Tom Mundy, president of Arleta aerospace supply firm Superior Thread Rolling Co., believes pending workers’ compensation reform will cut off fraudulent claims that are costing his company tens of thousands of dollars in premiums each year.

In particular, he welcomes a provision that would require all disputed claims to go before an independent panel.

“Just having an independent panel can maybe put a stop to some of the fraud that’s hitting us and other firms, where a simple hand or foot injury suddenly mushrooms into a massive injury,” he said.

Mundy is one of hundreds of thousands of local employers who hope that the reform package, which passed the Legislature on Aug. 31 and is awaiting Gov. Jerry Brown’s signature, can put a substantial dent in accelerating workers’ compensation premium increases.

The reform package was hammered out between major employers and organized labor. The goal was to crack down on expenses wrung out of the $17 billion-a-year workers’ compensation system by physicians, outpatient surgery centers, plaintiff attorneys and a host of other middlemen.

Besides setting up the review panels, the package limits medical offices’ ability to collect on old workers’ comp bills and makes it more difficult for injured workers to go outside medical networks.

The reforms also ban the practice of adding on injuries and illnesses to existing claims, such as sleep disorders or sexual dysfunction.

In exchange, workers who have been permanently injured will get higher weekly checks. The total amount of checks would rise by $740 million annually with the first phase of the increases kicking in next year.

Also, the workers’ comp system would set aside $120 million each year for additional benefits to workers who are unable to return to their jobs due to severe injuries.

Labor groups, long unhappy over previous reform under Gov. Arnold Schwarzenegger, had insisted on those provisions.

Higher costs

The previous reforms resulted in reduced premiums, which remained stable for years. But premiums skyrocketed this year, driven by a sharp rise in medical and legal costs for claims.

Claims costs have been rising since a series of court rulings undermined provisions of the 2004 reforms that reduced payouts to permanently disabled workers. Also, medical providers and attorneys for injured workers found ways to exploit loopholes in the system.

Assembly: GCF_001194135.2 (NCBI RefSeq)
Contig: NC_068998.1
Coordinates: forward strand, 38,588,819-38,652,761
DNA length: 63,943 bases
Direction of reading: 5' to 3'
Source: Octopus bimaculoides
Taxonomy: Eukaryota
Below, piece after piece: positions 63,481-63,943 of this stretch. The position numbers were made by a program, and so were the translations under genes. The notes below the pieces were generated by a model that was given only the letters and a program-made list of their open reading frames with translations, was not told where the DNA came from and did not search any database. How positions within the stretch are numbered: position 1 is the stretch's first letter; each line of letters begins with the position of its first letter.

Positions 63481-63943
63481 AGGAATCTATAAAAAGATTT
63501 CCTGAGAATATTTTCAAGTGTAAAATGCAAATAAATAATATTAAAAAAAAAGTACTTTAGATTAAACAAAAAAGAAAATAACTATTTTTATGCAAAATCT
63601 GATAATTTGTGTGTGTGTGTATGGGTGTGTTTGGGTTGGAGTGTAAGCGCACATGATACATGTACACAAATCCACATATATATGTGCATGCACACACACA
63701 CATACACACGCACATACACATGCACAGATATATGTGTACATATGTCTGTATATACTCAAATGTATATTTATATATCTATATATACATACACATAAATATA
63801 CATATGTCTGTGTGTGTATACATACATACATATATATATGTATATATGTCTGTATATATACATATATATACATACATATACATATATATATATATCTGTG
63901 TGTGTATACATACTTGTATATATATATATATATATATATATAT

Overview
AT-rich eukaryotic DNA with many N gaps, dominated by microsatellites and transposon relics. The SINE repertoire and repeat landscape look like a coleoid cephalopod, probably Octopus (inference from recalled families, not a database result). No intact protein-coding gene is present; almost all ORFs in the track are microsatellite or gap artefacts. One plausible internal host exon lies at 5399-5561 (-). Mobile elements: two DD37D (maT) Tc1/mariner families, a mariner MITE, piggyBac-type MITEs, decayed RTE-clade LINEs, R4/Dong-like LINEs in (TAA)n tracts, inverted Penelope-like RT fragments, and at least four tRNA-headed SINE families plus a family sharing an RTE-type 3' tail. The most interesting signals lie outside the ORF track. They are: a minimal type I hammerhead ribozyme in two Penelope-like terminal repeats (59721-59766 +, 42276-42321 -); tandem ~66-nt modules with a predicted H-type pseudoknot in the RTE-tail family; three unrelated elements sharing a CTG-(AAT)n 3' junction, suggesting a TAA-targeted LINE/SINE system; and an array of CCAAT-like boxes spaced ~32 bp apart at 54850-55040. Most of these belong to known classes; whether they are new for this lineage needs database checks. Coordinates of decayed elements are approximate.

For several years, insurance carriers priced premiums below the cost of claims as a way to win new clients, said Jim Scanlon, chief executive of SGB-NIA Insurance Brokers in Woodland Hills. But this year, the continual rise in claim costs became too big to ignore.

Scanlon said companies with low workplace injury claims are now seeing their rates go up between 10 percent and 25 percent, while companies with more claims are seeing rates more than double.

“These huge jumps all hit rather suddenly, starting with July policy renewals,” he said.

Employer groups say there’s a chance this reform package could head off more such dramatic increases.

“What we hope will happen is that the reforms will start immediately to bend the cost curve, making it less steep,” said Jeremy Merz, lobbyist with the California Chamber of Commerce.

But much still has to happen before employers will see significant premium relief. Assuming Brown signs the bill as promised, state agencies will need 12 to 18 months to craft new regulations. The degree of savings in the system will likely depend on how those regulations are crafted.

And there may be legal challenges to the reforms, especially from doctors and attorneys for injured workers.

“The ultimate success of this reform package depends on regulatory implementation and judicial adherence to the intent of the reforms,” Merz said.

One of the most significant reforms attempts to rein in the tremendous growth in the filing of liens. With the Schwarzenegger reforms capping treatment costs for many workplace injuries, doctors’ offices were only getting paid a fraction of their customary treatment bills. In the last three to four years, collection agencies have gone to doctors’ offices, taken over these unpaid bill differences and sought to collect from insurance companies. Rather than spend thousands of dollars fighting these bills, many insurers paid them, tacking on the added cost to employer premiums.

The new reforms impose a $150 filing fee for each lien and another fee for liens on cases that had previously been closed.

“This should eliminate much of the trolling for cash that we’re seeing now with these collection agencies filing all these liens,” said Doug Simons, senior vice president with SGB-NIA. “That in turn should help drive down premium costs.”

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